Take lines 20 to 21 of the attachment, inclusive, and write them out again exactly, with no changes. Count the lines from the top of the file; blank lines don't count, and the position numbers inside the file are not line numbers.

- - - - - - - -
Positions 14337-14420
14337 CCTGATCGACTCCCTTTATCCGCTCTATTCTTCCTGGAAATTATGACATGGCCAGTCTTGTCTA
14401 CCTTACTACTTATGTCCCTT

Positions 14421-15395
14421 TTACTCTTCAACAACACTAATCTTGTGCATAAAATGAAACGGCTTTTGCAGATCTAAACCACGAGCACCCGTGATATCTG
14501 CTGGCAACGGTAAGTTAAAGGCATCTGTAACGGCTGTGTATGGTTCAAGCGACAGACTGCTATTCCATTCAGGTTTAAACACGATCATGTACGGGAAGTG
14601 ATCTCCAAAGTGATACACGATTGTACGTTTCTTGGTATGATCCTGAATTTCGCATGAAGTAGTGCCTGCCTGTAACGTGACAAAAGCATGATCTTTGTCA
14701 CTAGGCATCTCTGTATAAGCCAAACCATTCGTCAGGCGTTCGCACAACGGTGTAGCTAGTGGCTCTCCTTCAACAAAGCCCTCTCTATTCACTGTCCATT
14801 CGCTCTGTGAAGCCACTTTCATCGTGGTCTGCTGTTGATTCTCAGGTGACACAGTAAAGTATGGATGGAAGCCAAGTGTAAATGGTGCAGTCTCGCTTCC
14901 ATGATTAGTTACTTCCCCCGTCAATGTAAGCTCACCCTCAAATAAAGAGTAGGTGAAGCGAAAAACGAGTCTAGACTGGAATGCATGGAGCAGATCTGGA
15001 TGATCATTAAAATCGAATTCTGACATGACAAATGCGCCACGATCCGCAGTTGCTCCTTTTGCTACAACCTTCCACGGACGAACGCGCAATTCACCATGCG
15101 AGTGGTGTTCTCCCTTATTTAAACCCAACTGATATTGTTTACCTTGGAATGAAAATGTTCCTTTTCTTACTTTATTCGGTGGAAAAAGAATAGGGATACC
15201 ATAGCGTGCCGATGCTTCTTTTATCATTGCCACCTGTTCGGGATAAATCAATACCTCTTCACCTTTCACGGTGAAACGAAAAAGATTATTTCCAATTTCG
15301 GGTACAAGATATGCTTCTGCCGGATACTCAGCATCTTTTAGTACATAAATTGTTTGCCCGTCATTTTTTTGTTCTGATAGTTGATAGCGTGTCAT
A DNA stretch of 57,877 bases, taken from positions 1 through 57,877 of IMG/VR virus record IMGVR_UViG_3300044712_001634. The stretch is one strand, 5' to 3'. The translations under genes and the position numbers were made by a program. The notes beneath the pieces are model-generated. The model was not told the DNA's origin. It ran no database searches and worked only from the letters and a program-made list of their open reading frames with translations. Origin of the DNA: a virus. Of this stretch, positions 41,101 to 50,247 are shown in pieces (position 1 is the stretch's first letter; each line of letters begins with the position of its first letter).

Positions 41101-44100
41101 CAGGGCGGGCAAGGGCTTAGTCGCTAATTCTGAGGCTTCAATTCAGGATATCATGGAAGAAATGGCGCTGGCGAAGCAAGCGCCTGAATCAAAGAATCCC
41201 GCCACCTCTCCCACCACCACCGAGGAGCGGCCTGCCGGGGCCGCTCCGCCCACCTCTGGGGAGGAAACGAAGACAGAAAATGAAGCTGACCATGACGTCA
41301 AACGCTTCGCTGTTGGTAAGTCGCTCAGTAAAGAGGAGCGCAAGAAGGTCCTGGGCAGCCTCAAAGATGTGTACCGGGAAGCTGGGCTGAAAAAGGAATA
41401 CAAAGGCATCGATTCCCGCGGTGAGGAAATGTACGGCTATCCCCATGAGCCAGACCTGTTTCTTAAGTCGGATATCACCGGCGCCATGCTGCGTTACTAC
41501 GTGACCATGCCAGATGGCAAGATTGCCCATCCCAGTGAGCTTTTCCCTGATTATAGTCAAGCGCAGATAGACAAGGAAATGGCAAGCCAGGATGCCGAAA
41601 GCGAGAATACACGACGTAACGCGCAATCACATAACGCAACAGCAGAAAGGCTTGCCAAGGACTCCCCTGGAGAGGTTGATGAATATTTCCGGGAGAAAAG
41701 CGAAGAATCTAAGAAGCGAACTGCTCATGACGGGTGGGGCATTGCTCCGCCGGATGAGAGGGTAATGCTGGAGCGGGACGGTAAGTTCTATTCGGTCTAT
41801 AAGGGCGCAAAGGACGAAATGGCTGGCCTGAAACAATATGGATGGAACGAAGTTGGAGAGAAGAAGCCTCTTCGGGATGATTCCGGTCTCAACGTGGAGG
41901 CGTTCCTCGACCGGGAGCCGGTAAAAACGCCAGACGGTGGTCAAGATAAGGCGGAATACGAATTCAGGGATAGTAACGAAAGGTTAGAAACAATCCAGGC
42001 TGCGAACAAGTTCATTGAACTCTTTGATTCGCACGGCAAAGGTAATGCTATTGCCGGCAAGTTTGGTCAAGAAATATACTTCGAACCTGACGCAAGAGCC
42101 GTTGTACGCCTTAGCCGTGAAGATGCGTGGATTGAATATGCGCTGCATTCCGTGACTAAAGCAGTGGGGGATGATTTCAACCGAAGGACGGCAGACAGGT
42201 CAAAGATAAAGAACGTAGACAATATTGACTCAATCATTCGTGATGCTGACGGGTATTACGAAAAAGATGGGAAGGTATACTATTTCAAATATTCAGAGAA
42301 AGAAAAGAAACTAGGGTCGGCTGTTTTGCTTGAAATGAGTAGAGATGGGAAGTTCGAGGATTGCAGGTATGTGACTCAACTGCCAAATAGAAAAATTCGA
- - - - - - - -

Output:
41401 CAAAGGCATCGATTCCCGCGGTGAGGAAATGTACGGCTATCCCCATGAGCCAGACCTGTTTCTTAAGTCGGATATCACCGGCGCCATGCTGCGTTACTAC
41501 GTGACCATGCCAGATGGCAAGATTGCCCATCCCAGTGAGCTTTTCCCTGATTATAGTCAAGCGCAGATAGACAAGGAAATGGCAAGCCAGGATGCCGAAA